Why not: Well, I’ve gotten into this question already. This is not a book I think many children would read. I can see why the world needed history books at this time. In 1922, World War I (or the Great War as it’s still called in this book) was just ending. The world has just gotten through fighting the worst war it had ever seen. Naturally, people were stepping back from the situation and asking “Why did this happen?  How did we get here? How can we keep this from happening again?” Of course, history holds the answer to all of these questions. I understand that the Newbery committee was thinking about the children, our future leaders. If they could understand why a war like this happened, maybe in the distant future horrors like this could be prevented. I just think that this wasn’t the best book for the first Newbery. It set a bad precedent for future Newberry committees. Instead of picking the book that children are reading and enjoying, they picked the book that they thought children should be reading. This has happened time and time again with the Newbery Medal, not every time, but quite frequently.

Closing thoughts: I liked the book. I really did. Just not as the first Newbery Winner, ever.

Next up: The Voyages of Doctor Dolittle by Hugh Lofting
Since Jake is giving star ratings, I will too. Hmmm I’ll give it 2.5 out of 5 Newbery Pies.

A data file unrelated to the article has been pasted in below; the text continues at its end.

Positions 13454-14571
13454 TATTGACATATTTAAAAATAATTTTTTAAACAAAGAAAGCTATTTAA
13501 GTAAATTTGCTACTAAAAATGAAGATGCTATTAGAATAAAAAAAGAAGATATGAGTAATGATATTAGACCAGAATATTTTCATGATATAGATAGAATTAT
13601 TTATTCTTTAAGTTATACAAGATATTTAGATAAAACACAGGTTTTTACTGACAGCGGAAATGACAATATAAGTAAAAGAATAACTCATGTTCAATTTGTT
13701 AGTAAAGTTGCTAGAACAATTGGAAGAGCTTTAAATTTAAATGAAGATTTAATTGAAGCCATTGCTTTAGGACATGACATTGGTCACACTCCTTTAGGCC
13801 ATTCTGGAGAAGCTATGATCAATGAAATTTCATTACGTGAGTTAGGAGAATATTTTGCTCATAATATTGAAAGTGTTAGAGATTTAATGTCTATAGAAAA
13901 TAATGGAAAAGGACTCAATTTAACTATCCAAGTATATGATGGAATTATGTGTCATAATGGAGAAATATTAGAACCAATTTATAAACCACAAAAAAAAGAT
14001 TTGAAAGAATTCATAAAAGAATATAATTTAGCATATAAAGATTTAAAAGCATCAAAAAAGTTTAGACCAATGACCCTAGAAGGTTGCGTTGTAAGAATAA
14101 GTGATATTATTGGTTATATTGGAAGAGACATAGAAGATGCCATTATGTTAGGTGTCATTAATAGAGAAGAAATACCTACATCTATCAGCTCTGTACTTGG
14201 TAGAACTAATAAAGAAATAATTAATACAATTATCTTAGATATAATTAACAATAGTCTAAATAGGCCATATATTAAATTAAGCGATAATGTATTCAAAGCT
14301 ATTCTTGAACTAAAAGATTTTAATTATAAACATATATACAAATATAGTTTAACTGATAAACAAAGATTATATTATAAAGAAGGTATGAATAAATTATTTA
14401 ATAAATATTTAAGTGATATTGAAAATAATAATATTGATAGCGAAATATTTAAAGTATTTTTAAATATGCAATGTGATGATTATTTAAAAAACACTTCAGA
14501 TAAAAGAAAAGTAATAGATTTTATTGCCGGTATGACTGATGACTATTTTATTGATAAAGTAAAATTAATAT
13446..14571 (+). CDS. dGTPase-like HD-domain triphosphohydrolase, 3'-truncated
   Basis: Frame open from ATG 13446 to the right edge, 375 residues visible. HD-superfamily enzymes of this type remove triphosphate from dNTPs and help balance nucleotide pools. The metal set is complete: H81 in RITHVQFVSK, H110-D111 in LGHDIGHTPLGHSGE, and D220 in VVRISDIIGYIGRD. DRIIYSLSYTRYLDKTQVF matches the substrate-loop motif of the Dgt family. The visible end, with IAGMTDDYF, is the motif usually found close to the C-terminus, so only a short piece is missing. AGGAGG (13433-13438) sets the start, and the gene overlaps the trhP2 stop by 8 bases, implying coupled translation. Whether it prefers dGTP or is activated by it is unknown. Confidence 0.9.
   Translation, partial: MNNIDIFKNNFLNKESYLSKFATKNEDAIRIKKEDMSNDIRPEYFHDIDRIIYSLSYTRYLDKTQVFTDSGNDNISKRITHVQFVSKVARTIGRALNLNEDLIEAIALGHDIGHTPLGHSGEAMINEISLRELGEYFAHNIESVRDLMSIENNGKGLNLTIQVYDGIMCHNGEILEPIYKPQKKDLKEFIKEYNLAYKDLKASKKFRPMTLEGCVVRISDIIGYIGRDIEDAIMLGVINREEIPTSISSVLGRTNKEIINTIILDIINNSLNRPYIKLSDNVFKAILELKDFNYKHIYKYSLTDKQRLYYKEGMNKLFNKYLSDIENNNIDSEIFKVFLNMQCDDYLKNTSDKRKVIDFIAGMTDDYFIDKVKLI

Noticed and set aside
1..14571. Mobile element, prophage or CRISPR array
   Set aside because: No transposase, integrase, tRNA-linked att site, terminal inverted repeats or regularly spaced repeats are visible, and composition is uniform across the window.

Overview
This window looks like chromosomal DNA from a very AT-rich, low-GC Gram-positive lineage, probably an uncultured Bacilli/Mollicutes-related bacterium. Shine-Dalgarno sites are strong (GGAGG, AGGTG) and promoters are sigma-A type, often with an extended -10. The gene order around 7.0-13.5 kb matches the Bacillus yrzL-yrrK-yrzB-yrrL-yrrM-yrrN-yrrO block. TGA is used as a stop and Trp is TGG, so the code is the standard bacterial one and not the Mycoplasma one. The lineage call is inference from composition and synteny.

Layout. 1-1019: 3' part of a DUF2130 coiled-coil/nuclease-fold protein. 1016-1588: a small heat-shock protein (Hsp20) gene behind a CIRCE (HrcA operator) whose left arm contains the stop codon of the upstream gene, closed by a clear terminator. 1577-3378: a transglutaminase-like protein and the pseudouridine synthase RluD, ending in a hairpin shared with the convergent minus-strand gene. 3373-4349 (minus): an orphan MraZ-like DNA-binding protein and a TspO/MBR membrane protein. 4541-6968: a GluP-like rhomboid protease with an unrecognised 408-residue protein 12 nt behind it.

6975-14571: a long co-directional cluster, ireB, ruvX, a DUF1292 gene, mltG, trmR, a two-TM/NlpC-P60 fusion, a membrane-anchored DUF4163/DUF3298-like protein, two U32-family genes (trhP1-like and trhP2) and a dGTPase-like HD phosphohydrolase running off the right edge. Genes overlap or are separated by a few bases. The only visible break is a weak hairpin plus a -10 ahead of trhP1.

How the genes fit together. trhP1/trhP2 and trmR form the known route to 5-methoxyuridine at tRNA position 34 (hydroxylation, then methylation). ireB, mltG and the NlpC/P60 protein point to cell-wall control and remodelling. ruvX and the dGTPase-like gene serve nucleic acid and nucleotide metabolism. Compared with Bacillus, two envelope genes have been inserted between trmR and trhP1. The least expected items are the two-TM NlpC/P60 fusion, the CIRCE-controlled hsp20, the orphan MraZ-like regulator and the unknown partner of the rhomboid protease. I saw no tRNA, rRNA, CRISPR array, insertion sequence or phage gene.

Sara’s Review:

Oh boy, where to start? First of all, are we sure this was a children’s book? It didn’t read as one. Secondly, I felt like it was bipolar. It started by giving very detailed information about every part of history. I actually enjoyed the chapter about Egyptian hieroglyphics, finding it interesting and informative. I thought, “Maybe this book will not be so bad after all.” Oh dear readers, I have never been more foolish.  As the book moves closer and closer to modern times (modern meaning 94 years ago when this book was published), the author started discussing different themes, like imperialism. I wonder if he had a book deal and could write no more than three hundred pages because he said many times that he wished the book could be longer, even one time mentioning a thousand pages! :shudder:


Another thing that irked me was Willem van Loon’s treatment of American History. The American Revolution gets  only TWO sentences!  He justified this by saying something like, “Well, America has only been around 150 years, which is a tiny amount of time in the history of man.” This would be valid if he doesn’t then go and spend several chapters going on incessantly about a time in French History that was less than 30 years! This time period he focuses on begins with the French Revolution. What was the inspiration for the French Revolution again? Oh yeah, that time we totally ousted the British from the American colonies and started our own country.

Willem van Loon admits that he has a bias toward French history/culture. Why not write that book then? The best part of this book?  THE END.

I give The Story of Mankind 1 Newbery Pie, which deserves to be thrown into the face of every committee member who chose this book for the award. Okay, that’s harsh, but seriously, what were they thinking?